Here’s what I sometimes wonder: why don’t people contextualize their e-mail?
Here’s what I mean by that: why not open any new e-mail with a line explain the time sensitivity nature and overall context of the e-mail that follows?
I tried this a bit yesterday at my job.
So, something like this:
Hope you’re doing well. Had a quick request — it’s definitely not pressing, but if you could respond within 72 hours, that would be great.
Now, there are a lot of potential flaws here:
- This isn’t how people normally e-mail, so it would take a while to catch on.
- Most e-mails, I’d reckon, are typically in response to a larger thread and have a bunch of people on them. As such, it would be hard to break down the timing associated with each person.
- “Boy Who Cried Wolf” situation where everyone is saying everything is super urgent.
- People pretty much just scan e-mails anyway — although they do tend to scan the top — so the context might get lost.
While I admit there are flaws, I think this could work. As I see it, the biggest problems with e-mails are that people seem to think they exist in two categories:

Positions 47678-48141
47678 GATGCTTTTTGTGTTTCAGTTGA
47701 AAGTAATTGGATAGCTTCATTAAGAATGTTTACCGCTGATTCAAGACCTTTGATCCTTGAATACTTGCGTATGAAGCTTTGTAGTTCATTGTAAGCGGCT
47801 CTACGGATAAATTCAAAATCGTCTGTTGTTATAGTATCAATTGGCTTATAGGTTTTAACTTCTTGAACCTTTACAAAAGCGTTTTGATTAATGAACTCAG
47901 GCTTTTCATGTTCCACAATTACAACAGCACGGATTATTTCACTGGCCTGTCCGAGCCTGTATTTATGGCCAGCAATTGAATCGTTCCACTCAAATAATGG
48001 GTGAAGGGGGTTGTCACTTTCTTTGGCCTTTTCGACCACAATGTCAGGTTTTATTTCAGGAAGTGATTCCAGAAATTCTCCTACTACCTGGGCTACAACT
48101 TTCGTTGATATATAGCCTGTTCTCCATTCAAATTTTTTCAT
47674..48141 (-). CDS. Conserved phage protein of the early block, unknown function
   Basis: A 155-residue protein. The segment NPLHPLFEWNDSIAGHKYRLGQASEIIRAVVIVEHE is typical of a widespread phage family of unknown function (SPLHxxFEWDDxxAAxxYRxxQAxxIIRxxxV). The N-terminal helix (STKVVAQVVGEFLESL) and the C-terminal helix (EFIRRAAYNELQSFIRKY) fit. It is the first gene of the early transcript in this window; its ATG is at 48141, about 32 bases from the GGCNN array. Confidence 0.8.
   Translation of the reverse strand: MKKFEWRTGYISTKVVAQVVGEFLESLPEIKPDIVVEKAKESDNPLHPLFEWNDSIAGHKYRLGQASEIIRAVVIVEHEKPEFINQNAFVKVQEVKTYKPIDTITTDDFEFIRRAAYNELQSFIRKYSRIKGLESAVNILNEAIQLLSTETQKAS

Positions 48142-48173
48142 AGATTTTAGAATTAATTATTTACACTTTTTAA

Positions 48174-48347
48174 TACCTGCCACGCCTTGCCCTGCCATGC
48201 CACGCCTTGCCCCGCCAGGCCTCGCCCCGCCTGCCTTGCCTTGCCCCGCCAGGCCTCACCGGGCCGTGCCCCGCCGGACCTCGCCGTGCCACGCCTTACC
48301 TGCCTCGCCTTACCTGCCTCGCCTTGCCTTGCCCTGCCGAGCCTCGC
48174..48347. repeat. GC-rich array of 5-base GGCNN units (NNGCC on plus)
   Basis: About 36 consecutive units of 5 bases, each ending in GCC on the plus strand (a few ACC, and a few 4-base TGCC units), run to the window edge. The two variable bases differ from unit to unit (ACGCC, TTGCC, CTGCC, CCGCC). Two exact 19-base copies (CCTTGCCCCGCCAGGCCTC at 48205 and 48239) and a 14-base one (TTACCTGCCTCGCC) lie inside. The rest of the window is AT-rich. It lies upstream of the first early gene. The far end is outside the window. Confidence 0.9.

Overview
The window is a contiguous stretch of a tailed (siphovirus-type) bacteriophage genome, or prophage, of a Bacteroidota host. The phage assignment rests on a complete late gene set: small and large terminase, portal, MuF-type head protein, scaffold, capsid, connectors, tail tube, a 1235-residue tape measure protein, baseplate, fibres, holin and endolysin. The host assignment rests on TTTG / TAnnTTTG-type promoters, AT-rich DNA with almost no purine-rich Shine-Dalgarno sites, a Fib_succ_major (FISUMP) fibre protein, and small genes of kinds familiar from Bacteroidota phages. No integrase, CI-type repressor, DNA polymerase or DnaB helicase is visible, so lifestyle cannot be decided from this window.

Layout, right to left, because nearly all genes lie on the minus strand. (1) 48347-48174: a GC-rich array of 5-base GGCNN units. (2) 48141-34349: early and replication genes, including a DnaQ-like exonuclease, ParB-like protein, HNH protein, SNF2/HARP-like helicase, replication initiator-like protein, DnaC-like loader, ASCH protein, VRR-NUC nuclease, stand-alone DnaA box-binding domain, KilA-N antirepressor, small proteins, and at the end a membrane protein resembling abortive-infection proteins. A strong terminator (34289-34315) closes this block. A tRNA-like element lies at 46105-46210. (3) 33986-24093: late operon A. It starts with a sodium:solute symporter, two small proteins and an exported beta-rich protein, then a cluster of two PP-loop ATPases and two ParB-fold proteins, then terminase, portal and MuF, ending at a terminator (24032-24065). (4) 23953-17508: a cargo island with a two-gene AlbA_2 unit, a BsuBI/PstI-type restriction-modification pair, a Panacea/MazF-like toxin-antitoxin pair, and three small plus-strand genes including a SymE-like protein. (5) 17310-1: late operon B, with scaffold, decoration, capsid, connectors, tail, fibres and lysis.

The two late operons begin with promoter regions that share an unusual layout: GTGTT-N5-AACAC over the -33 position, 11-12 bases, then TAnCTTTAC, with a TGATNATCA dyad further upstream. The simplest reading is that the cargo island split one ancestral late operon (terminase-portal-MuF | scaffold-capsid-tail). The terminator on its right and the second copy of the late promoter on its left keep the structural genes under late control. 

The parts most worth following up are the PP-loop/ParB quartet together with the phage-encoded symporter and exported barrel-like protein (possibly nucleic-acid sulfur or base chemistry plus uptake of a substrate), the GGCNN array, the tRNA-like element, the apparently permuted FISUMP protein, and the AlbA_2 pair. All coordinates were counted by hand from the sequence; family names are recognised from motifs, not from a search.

- Do it immediately.
- Ignore it and forget about it.
In fact, there are a far greater number of categories, and far more nuanced.
Stuff falling through the cracks via e-mail, as well as death by meeting, are two huge ways that things don’t actually get done. The point of work, ostensibly, is to get stuff done. So if we could fix e-mails and meetings — without everyone copping to, “Well, they’re a necessity and we still make money!” — wouldn’t that be a good thing?
My name’s Ted Bauer; I blog here regularly and I’m a member of the BlogPoets network. My deal: I try to think differently about work, the future of work, leadership, management, marketing, organizational development, customer experience, and more. I’m out here trying to chase real connection and collaboration, not just 200K page views. Anyone want to talk? (I also do freelance and ghostwriting work, if anyone’s into that.)